Wilson-Davis is in trouble again with the Financial Industry Regulatory Authority (FINRA). According to FINRA, Wilson-Davis, which is based in Salt Lake City but also has operations in California and other states, was recently “front running” penny stock trades. This should be a significant concern for Wilson-Davis clients.
What is front running?
Front running can occur when a brokerage firm like Wilson-Davis trades for itself as well as its customers. Let’s say Wilson-Davis wants to buy 100 shares of IBM, but one of its clients also wants to buy 100 shares of IBM, and that there are 100 shares available at $20.00 and another 100 shares available at $20.01. Who gets the cheaper shares? According to FINRA rules, a brokerage firm is not allowed to buy the cheaper shares for themselves, leaving their clients paying the higher price. Doing so—executing the investment firm’s own orders at better prices, then filling customer orders later—is called front running.
When can front running really harm investors?
For large, publicly traded securities like IBM, front running (while still improper) doesn’t really hurt individual investors. Paying an extra penny per share in our example above might not make a noticeable dent in an investors’ portfolio, because there are so many buyers and sellers at any given time that everyone pays close to the same price.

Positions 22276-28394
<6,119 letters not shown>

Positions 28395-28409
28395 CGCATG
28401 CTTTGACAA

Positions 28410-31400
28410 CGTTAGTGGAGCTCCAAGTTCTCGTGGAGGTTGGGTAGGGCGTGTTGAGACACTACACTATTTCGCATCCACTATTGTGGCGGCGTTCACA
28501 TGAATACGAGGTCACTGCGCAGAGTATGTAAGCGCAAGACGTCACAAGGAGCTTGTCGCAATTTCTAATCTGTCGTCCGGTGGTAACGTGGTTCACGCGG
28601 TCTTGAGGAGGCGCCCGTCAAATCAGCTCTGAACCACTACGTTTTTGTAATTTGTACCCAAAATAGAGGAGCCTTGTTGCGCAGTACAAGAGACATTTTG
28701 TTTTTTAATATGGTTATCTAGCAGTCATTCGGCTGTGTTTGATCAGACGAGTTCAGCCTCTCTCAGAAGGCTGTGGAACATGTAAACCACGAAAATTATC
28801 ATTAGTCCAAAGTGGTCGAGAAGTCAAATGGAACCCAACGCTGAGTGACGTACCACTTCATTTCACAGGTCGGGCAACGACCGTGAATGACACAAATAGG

This is not true for investments that are illiquid, meaning there are only a few buyers and sellers willing to trade at any given time. This is usually the case for penny stocks (also called over the counter (OTC) securities or the “pink sheets”), which are usually tiny, speculative startup companies. In the penny stock market, there could be big differences between sell orders. By front running in penny stocks, an investment firm might be able to lock in large profits that would have otherwise gone to the firm’s investors.
According to FINRA, Wilson-Davis engaged in front running at least thirty-five times in a variety of OTC securities, including:
Generation Next Franchise Brands (VEND); Richfield Oil and Gas (ROIL); Cantech Holdings (BSSP); Cocrystal Pharma (COCP); Windstream Technology (WSTI); Vystar (VYST); DNA Print Genomics (DNAP); Accurexa (ACXA); Flux Power Holdings (FLUX); Greengro Technologies (GRNH); Quest Solution (QUES); Blue Water Ventures (BWVI); Exeled Holdings (ELED); and Joey New York (JOEY)
Investors may have gotten worse deals on their trades in these and other penny stocks due to Wilson-Davis front running
What are some of the other dangers of penny stocks?
Penny stocks are the “wild west” of the stock market world. While these stocks are publicly traded, they are not listed on any exchange. Stocks that are listed on an exchange generally have better accounting and auditing procedures and have been in business for a while, so investors can have more confidence in their numbers and can evaluate an investment based on its track record. In contrast, penny stocks are usually for brand new companies, with financial figures that might be dubious, and without any track record.